I had left-over boiled bamboo shoots in the fridge so I added them along with shiitake mushrooms. But you don’t need to use them and you can also add other vegetables such as zucchini, shallots (scallions), baby corn, etc. I think that the dish will look more appetising with different colours of vegetables, especially as the sauce is brown.
As you can see in the recipe, if you already have meatballs in the fridge or freezer, it will take no more than 15 minutes to make it.
Sweet and sour pork usually uses cubed pork but this is a meatball version of sweet and sour pork. Onions in the meatballs give the meat more flavour and the sauce is not as strong as original Chinese sweet and sour pork.
Prep Time and Cook Time do not include the time to make pork meatballs.
- ½ quantity of cooked meatballs used in the recipe Japanese Pork Meatballs with Two Sauces (note 1), hot or room temperature
- 80 g (2.8oz) carrot, roll cut to 4cm (1½”) lengths (note 2)
- 80 g (2.8oz) capsicum, cut into 3cm (1¼“) cubes
- 80 g (2.8oz) boiled bamboo shoot, cut into 3cm (1¼“) wedges (note 3)
- ½ onion , cut half horizontally, then wedges
- 3 shiitake mushrooms (note 4), cut into quarter
- 1 tbsp vegetable oil
- 2 tbsp soy sauce
- 2 tbsp mirin
- 2 tbsp sake (Japanese rice wine)
- 2 tbsp rice vinegar
- ½ tbsp tomato sauce (tomato ketchup)
- ½ tsp chicken stock powder (optional)
- 1 tbsp cornflour/corn starch mixed in 2 tbsp water
- 1 tsp sesame oil
Boil carrots until just cooked through and drain.
Put all the Sweet and Sour Sauce ingredients, except sesame oil, in a bowl and mix well.
Heat oil in a wok or a large fry pan over medium-high heat.
Add all the vegetables and stir fry until the edge and surface of the vegetables are slightly burnt – about 2-3 minutes.
Add meatballs and stir for about 1 minute. Then add the sauce mixture. As the sauce heats up, it will get thicker.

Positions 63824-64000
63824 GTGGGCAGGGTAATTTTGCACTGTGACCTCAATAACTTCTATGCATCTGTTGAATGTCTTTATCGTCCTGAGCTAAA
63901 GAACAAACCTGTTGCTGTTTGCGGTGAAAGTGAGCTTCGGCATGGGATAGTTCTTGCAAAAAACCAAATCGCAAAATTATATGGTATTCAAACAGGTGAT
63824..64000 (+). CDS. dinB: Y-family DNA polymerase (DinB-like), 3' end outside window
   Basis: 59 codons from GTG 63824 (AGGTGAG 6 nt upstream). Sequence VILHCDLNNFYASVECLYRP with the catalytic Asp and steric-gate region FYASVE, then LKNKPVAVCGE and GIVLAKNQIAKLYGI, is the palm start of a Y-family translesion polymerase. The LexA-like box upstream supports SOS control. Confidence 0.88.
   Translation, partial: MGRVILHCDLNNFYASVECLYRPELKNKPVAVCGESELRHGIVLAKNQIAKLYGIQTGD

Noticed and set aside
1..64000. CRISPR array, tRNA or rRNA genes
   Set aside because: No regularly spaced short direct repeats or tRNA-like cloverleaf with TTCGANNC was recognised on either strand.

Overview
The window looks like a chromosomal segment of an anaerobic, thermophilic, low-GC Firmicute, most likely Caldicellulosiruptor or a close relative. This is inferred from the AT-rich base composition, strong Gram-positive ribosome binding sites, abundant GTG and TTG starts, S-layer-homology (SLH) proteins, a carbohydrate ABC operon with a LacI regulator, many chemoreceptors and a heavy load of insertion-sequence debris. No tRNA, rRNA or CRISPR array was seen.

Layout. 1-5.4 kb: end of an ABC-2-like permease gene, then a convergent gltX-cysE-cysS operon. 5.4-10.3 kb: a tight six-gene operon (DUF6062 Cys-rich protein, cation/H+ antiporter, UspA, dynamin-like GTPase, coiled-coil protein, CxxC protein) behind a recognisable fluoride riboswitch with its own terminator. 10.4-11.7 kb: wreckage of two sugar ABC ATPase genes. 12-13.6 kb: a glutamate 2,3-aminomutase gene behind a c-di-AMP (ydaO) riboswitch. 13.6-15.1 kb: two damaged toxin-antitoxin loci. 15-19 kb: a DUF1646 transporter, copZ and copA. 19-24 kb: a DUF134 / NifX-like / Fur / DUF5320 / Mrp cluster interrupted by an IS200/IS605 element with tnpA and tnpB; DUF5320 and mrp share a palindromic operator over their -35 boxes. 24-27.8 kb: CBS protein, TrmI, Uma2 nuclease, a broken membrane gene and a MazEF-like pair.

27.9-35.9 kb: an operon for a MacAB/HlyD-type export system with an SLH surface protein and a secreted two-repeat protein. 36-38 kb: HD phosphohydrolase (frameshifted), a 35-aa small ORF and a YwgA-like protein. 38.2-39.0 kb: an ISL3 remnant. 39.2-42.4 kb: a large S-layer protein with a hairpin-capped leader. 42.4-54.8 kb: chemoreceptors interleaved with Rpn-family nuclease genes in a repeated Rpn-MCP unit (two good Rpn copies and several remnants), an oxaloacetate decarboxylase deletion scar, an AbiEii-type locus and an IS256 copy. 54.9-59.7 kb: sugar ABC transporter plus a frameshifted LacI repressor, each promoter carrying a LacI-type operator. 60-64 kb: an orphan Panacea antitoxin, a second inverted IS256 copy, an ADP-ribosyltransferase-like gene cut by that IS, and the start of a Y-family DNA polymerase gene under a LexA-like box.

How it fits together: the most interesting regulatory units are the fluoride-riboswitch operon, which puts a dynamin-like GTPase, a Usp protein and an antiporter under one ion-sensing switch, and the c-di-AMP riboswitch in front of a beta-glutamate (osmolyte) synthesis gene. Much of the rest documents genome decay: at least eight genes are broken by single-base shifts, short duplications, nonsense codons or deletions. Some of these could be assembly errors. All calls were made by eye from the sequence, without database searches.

When the sauce starts boiling, add sesame oil, mix and turn the heat off.
1. It uses 250g (8.8oz) of pork mince (ground pork) if you follow the recipe, Japanese Meatballs (Niku Dango) with Two Sauces. Frozen meatballs can be used but you would need to thaw them and bring to the room temperature before cooking.
2. It is called rangiri (乱切り) in Japanese, meaning random cut.
a. Place a whole carrot on the cutting board and cut the carrot straight down with a diagonal angle.
b. Then roll the carrot 90 degrees, facing the cut surface up.
c. Place the blade in the middle of the cut surface at the same diagonal angle, then cut down.
d. Repeat all way along the length of the carrot.
By changing the angle, you can make short or long pieces. Also see the photos in the blog.
3. You can buy boiled bamboo shoots in a vacuum sealed bag or a tin at Japanese/Asian grocery stores. You can also substitute for different vegetables or omit this and increase the quantity of other vegetable ingredients.
4. My shitake was about 30g (1oz) in total, 6 cm (2⅜”) in diameter. Depending on the size of each mushroom, you would need to cut into smaller/larger pieces.
5. It is important to cut the vegetables almost into similar sizes.